Several reported side effects raised the alarm about the safety of using microalgae such as spirulina and Chlorella protothecoides on a frequent basis. Spirulina is also a cyanobacterium, which has been found to produce toxins. The documented health issues include allergies, nausea, and vomiting. Prolonged consumption of concentrated spirulina in the form of tablets could possibly cause irreversible damage to some organs, including the kidneys and the liver. It is also believed that there are still many compounds that have not yet been discovered and properly tested in microalgae. Choosing the perfect superfood is no easy task, but what if you knew by design exactly what to eat?

DNA-Personalized Superfoods

It might be impossible to produce one standardized superfood providing all the necessary nutritional and medicinal properties to all equally. Instead of looking for just one, could we develop personalized foods that entirely match each individual’s needs?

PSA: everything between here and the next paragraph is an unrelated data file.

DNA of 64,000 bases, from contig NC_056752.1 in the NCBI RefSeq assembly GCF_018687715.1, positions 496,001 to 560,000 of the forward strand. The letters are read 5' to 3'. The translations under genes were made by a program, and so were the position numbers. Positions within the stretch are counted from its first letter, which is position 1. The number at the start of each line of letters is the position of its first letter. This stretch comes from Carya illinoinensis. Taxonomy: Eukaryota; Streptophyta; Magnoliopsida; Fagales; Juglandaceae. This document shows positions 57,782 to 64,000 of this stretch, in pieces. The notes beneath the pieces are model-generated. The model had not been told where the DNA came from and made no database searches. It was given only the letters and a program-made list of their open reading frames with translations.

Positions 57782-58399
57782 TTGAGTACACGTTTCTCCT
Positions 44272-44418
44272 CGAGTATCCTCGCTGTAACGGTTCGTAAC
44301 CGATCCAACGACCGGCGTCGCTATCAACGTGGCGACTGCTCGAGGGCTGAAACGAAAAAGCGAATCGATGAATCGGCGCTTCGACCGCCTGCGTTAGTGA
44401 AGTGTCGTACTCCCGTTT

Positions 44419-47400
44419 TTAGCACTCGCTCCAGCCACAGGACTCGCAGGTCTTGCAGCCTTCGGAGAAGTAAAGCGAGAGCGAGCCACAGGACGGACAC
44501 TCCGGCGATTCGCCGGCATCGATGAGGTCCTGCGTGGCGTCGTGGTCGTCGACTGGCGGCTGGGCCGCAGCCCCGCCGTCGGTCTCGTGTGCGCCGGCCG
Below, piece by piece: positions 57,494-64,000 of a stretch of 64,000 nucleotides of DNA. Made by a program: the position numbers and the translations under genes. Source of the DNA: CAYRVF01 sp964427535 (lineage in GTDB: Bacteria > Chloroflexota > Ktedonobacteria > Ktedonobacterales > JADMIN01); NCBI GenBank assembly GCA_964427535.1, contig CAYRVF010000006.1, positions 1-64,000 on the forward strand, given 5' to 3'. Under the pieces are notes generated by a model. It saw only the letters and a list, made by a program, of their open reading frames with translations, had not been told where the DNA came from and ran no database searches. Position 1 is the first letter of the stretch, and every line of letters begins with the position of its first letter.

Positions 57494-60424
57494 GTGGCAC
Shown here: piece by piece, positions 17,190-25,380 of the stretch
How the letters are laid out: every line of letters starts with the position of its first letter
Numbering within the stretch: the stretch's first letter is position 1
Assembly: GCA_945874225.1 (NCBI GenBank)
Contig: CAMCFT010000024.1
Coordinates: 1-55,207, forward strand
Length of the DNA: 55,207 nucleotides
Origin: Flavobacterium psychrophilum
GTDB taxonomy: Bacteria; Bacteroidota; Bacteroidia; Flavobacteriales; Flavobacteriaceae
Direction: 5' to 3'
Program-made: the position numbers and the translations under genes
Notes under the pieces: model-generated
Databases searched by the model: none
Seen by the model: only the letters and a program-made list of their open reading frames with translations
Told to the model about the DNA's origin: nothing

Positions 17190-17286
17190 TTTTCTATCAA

An early inspiration for personalized cuisine can be found in the original series of the show “Star Trek”(1966–1969), where food was created using a Food Synthesizer — a device that turned different raw materials into edible organic matter. The food synthesizer was able to make a variety of foods with any taste. Later, “Star Trek: The Next Generation” (1987–1994) envisioned the Replicator, an upgraded next-generation device that was preprogrammed to make 4,500 different types of food using a molecular matrix. If it is possible to produce a variety of foods from a few basic ingredients, could we also print superfoods? And if future superfoods are based on data recipes, could we even individualize our food on a personal level?